University officials and LSU Student Government hope that a new proposed policy for the Code of Student Conduct will help alleviate their fears of repercussion if they get caught in situations dealing with alcohol and/or drugs.
On Sept. 13, the same night as the alleged hazing of Maxwell Gruver that potentially led to his death Sept. 14, a resolution passed through the LSU Student Senate in hopes to avoid similar situations in the future.
The resolution, titled SGR No. 4, is in support of a policy protecting students reporting alcohol and/or drug-related incidents from consequences by the University. It supports the urging of the Code of Student Conduct Review Committee to add the Emergency Response Amnesty Policy, written by SG chief of staff Heather Sullivan, to the University’s Code of Student Conduct.
While unrelated to each other, the resolution’s timely success in the Senate shows the University is committed to safety as a top priority, said co-author of the resolution and College of Humanities and Social Sciences senator Maxwell Martin.
A draft of the policy states its intentions are to “[encourage] students to make responsible decisions and be accountable by providing amnesty in alcohol and drug-related emergencies.”
“[Sullivan] has been working on this for a long time,” said co-author of the resolution and University College Center for Freshman Year senator Austin Grashoff. “When she brought it up [at the SEC Exchange,] she had all this background on it … and we agreed that it would be better to have the students’ voice behind it through Senate.”
According to a Cornell University study, 19 percent of college students reported that help probably should have been called for a highly-intoxicated individual they were with, while only 4 percent actually made the call.
“I started working on this … when Zack Faircloth and Lindsey Landry were still in office,” Sullivan said. “I looked at a lot of different schools, a lot in the SEC, as well as some all across the nation.”
Sullivan said she worked with SG president Jason Badeaux and pulled from other universities with already established medical amnesty policies in writing the proposal. She credits her main sources for the proposal as Tulane University and the University of Georgia.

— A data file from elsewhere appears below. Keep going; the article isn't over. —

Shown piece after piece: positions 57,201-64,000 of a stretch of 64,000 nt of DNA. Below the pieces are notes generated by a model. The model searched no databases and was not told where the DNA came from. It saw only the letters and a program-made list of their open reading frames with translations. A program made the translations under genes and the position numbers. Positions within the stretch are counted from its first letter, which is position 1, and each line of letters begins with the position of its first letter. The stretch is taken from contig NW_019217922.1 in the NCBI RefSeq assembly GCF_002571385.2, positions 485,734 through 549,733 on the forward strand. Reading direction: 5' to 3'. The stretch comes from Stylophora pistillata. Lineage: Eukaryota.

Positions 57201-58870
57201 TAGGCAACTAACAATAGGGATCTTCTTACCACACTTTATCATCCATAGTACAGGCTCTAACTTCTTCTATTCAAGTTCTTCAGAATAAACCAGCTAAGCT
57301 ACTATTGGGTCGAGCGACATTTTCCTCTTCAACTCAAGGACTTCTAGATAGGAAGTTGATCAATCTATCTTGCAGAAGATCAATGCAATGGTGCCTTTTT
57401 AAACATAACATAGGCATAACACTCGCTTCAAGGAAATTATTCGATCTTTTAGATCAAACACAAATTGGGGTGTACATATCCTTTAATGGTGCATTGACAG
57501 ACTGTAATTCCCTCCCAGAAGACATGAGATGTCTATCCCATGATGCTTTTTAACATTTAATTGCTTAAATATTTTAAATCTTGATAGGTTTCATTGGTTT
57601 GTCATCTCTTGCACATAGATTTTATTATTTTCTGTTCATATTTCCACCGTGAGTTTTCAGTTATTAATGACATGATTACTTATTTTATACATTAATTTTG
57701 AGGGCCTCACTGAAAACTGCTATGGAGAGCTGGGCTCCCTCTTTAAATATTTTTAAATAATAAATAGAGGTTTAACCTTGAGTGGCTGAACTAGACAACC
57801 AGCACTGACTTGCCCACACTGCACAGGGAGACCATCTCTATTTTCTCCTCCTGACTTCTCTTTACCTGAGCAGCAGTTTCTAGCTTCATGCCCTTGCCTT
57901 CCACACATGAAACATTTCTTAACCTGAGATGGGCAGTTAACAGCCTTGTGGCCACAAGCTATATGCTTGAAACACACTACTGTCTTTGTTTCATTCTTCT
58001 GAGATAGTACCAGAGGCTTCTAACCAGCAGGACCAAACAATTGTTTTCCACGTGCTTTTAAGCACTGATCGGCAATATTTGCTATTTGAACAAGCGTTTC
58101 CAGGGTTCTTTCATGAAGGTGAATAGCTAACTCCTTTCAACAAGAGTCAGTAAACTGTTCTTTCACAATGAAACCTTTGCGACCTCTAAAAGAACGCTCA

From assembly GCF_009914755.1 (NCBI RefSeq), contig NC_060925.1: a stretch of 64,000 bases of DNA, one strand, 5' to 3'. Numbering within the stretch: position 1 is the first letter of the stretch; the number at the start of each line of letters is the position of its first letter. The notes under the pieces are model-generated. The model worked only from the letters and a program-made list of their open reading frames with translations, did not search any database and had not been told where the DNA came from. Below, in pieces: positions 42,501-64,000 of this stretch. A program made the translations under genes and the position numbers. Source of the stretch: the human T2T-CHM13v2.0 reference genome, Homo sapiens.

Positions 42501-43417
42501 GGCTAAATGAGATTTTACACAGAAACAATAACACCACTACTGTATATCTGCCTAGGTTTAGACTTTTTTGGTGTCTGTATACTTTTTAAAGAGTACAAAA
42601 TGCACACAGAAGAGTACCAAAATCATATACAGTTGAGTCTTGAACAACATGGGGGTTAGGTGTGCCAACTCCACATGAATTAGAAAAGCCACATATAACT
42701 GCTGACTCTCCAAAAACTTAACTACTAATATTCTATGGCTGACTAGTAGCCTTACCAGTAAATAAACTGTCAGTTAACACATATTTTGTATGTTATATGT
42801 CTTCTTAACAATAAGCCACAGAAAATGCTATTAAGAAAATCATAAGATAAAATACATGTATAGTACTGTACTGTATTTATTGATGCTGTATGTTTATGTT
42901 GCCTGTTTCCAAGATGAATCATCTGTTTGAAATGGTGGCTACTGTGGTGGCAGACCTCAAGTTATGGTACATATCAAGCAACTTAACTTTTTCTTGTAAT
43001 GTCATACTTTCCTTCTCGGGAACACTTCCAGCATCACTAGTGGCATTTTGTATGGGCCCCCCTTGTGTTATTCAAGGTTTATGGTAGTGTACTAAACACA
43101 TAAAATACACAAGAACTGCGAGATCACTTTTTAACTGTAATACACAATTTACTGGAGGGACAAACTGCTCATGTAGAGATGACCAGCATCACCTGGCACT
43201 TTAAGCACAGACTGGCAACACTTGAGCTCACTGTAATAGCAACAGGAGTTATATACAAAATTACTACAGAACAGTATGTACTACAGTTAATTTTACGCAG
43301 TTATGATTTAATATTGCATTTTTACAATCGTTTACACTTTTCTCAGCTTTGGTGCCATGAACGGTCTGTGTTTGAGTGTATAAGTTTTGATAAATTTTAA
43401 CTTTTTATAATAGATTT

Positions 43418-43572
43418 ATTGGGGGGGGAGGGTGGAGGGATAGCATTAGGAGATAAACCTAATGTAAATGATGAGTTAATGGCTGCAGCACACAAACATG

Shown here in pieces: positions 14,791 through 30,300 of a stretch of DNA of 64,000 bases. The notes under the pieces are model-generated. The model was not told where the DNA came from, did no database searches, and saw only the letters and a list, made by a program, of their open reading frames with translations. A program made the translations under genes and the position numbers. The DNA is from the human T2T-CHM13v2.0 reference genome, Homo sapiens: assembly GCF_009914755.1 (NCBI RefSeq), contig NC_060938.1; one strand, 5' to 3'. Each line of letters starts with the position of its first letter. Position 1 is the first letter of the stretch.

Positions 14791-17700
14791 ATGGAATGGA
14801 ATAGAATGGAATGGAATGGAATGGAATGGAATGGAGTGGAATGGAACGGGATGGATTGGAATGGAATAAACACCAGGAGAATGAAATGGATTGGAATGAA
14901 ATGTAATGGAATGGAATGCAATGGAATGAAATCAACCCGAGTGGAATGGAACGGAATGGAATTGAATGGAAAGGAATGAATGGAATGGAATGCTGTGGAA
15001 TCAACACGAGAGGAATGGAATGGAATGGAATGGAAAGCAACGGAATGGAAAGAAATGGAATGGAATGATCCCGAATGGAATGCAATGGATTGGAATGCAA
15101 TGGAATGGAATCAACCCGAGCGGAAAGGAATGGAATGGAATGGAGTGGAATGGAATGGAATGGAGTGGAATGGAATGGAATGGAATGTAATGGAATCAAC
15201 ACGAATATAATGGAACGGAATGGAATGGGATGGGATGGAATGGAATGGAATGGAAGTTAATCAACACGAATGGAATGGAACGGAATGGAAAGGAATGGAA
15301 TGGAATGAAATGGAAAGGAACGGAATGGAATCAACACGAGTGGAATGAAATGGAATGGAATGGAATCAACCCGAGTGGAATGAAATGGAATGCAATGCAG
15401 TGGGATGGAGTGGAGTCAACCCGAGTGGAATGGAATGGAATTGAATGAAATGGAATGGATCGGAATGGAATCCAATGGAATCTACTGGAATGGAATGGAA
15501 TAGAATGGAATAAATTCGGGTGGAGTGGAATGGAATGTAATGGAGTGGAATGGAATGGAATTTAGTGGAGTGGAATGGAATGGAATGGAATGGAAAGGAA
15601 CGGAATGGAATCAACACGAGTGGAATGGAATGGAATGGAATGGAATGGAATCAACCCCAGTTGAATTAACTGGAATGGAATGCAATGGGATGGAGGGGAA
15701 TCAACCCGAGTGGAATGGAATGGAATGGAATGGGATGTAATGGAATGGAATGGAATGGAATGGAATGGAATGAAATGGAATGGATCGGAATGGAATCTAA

Badeaux, who Sullivan credits with writing a large majority of the proposal, said he not only looked at Tulane and UGA’s policies, but many other universities and adapted the parts he liked for his own proposal.
Through Sullivan’s research, she uncovered Louisiana already had a state law on medical amnesty in effect since 2014, but the University did not have an official policy on the subject.
“It is already our practice,” said Dean of Students Mari Fuentes-Martin. “We want to put it in writing so students feel more confident that it’ll be followed and they will be supported.”
While the University has historically exercised the practice of medical amnesty, Sullivan said her research showed that the University is one of the only top-tier universities to not have a policy when a state law is already in place.
Sullivan worked with many departments around campus such as the Office of the Dean of Students, Student Advocacy and Accountability and LSUPD. While LSUPD cannot legally support the policy in the University’s Code of Student Conduct, Sullivan said the department was supportive of the idea of having the policy in place.
“I really hope that this does allow students not to be afraid to pick up a phone and call to get help,” Sullivan said. “I hope that it helps save student lives and keep students from getting into situations that they shouldn’t be in.”
While the resolution has passed through the Senate and the policy is currently being analyzed by the University’s legal department, the policy will not be added to the Code of Student Conduct for a few months, Fuentes-Martin said.
The medical amnesty policy will join the University’s previous policy on amnesty regarding reports of Title IX and sexual misconduct violations already implemented in the Code of Student Conduct.
“One of the big proposals that [Vice President for Student Affairs Kurt Keppler] wants to support is more bystander training,” Fuentes-Martin said. “Wanting to implement a bystander initiative, I think, would help people feel supported to step up and interrupt any situation that could be harmful.”
Part of the bystander initiative is Tiger BITes, the University’s bystander intervention training. According to its website, “intervening has the ability to impact/reduce many high-risk activities in the community such as: sexual violence, high-risk drinking, hazing, etc.” Its next training session is Oct. 4.
Another aspect to the initiative is LSU Cares, through Student Advocacy and Accountability. Through the program, students are able to report potential LSU Code of Student Conduct violations, concerns regarding sexual misconduct and hazing, concerns surrounding acts of bias or discrimination and more situations regarding students’ concern, according to their website.
“We throw all of these ideas out there … but if the student who knows doesn’t make the initial response, it’s hard,” Keppler said. “I think one of the things we want to do is make sure that the average LSU students know they can help.”
Sullivan said the current proposal of the policy covers students calling for themselves, students for other students, as well as student organizations. While the coincidental timing of Student Government passing the supporting resolution is another step for the policy, the research started long before Gruver’s death, Sullivan said.
“There’s an innate problem if the Code of Student Conduct is regulating students away from responsible behavior,” Badeaux said. “[Students] can’t continue to have this choice between safety and violating the Code of Student Conduct.”